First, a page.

The Furnace Is Blowing Cold Air: A Troubleshooting Guide
The middle of a harsh Ohio winter is no time to be confronted with a furnace blowing cold air. You want to curl up in a cozy house after you deal with harsh weather conditions, so it’s time to take a look at the reasons the furnace may be blowing cold. Some issues with the heat are easy to fix, but others require a qualified professional to get you away from the space heater and back to a house that’s warm all over.
Check the Thermostat Fan SettingIf your furnace’s blower fan is set to run continuously, it runs even when the system is not working to produce heat. Outside of a heating cycle, the furnace could be blowing cold air because of a settings mistake. Go to your thermostat and take a look at the fan setting. Make sure the switch is set to AUTO, not ON. With the AUTO setting chosen, your furnace should only run the fan during a heating cycle and not push cold air through your vents in between.
Thermostat Not WorkingSince your thermostat communicates your home’s temperature needs to the furnace, if it isn’t working correctly, your furnace could blow cold air because it isn’t receiving the right instructions from your thermostat. Replacing your thermostat ensures accurate communication with your furnace to stop cold air issues. Have your thermostat replaced by your HVAC technician, and consider upgrading to a programmable or smart thermostat for better control over indoor comfort and energy consumption.
Check Furnace Air FilterA dirty air filter hinder air movement through the furnace. This raises temperatures inside the furnace, and the limit switch shuts heating cycles down if the unit becomes too hot. If you have a dirty filter, replacing the filter typically stops cold air from blowing.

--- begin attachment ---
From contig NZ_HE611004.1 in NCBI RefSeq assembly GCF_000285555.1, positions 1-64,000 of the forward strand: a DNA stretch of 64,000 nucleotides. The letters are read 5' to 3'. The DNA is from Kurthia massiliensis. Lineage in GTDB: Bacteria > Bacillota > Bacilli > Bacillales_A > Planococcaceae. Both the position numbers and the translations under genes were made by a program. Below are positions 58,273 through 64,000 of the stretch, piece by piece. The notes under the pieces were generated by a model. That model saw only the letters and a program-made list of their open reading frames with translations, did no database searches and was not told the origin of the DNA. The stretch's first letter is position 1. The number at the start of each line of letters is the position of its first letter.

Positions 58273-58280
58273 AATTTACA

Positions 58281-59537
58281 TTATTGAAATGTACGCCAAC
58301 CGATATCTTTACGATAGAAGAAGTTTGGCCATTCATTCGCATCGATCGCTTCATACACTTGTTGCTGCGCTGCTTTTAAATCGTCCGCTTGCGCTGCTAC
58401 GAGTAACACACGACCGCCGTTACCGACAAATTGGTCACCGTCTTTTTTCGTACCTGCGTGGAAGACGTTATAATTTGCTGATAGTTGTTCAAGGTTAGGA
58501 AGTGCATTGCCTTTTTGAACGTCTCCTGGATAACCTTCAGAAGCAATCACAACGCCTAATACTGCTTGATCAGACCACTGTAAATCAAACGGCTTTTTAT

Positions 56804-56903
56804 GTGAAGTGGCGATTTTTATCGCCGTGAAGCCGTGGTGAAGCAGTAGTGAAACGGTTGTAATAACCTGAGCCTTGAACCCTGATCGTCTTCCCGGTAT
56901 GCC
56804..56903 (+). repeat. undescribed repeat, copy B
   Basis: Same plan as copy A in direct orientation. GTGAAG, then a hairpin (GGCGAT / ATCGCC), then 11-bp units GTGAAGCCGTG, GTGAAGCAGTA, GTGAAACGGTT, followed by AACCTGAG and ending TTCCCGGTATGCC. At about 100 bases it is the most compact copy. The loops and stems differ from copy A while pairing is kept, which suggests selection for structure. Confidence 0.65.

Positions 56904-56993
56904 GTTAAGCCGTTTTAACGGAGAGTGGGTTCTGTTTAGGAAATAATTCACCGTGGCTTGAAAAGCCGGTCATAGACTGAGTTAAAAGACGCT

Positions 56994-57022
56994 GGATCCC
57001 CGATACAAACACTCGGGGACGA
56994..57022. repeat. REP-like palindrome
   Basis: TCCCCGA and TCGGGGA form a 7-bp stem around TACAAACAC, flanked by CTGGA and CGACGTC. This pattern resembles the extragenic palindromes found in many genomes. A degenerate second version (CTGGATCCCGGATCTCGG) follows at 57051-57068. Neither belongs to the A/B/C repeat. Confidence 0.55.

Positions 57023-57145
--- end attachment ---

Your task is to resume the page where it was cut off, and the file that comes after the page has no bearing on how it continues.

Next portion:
- Find the filter compartment on your furnace, remove its access door if applicable.
- Slide out the old filter and dispose.
- Insert a new one of the same dimensions into the filter compartment. Make sure you follow the directional markings noted on the filter frame for proper positioning.
- Replace access door to the compartment, if applicable.
Broken Furnace Control PanelWhen a furnace blows cold air, there may be an issue with the unit’s electronic control panel. This is sometimes easily solved by resetting the system.
- Turn off power to the furnace at its ON/OFF switch.
- Wait a few minutes, then flip the switch to ON.
Pilot Light Is OutIf your furnace’s pilot light goes out, the furnace will blow cold air because combustion of fuel is not taking place. The pilot light needs to be relit to burn fuel and heat your home.
- Turn off power to the furnace.
- Locate the pilot light assembly and turn the reset switch to OFF.
- Wait 10-15 minutes to allow any escaped gas to clear the area.
- Turn the reset switch to PILOT. While doing so, use a lighter or match at the pilot end to light outgoing gas.
- Once the pilot is lit, turn the switch to ON.
- Restore power to the furnace.
Standing Water Around UnitHigh-efficiency furnaces produce condensation, which normally exits the system through the condensate drain line. If there is a blockage in the line, the system’s overflow kill switch turns off the unit to prevent water damage. Standing water around the furnace is a sign of a condensate line blockage. Clear condensate drain clogs with these steps:
- Turn off power to the unit at the breaker.
- Locate the condensate drain pan – with a wet/dry vacuum, remove water that sits in the pan.
- Remove and clean the pan with mild dish soap and water, then replace.
- Follow the condensate drainpipe that extends from below the pan to its exit outside your home. Attach your wet/dry vacuum to the opening to suck out clogs.
- Restore power to the unit.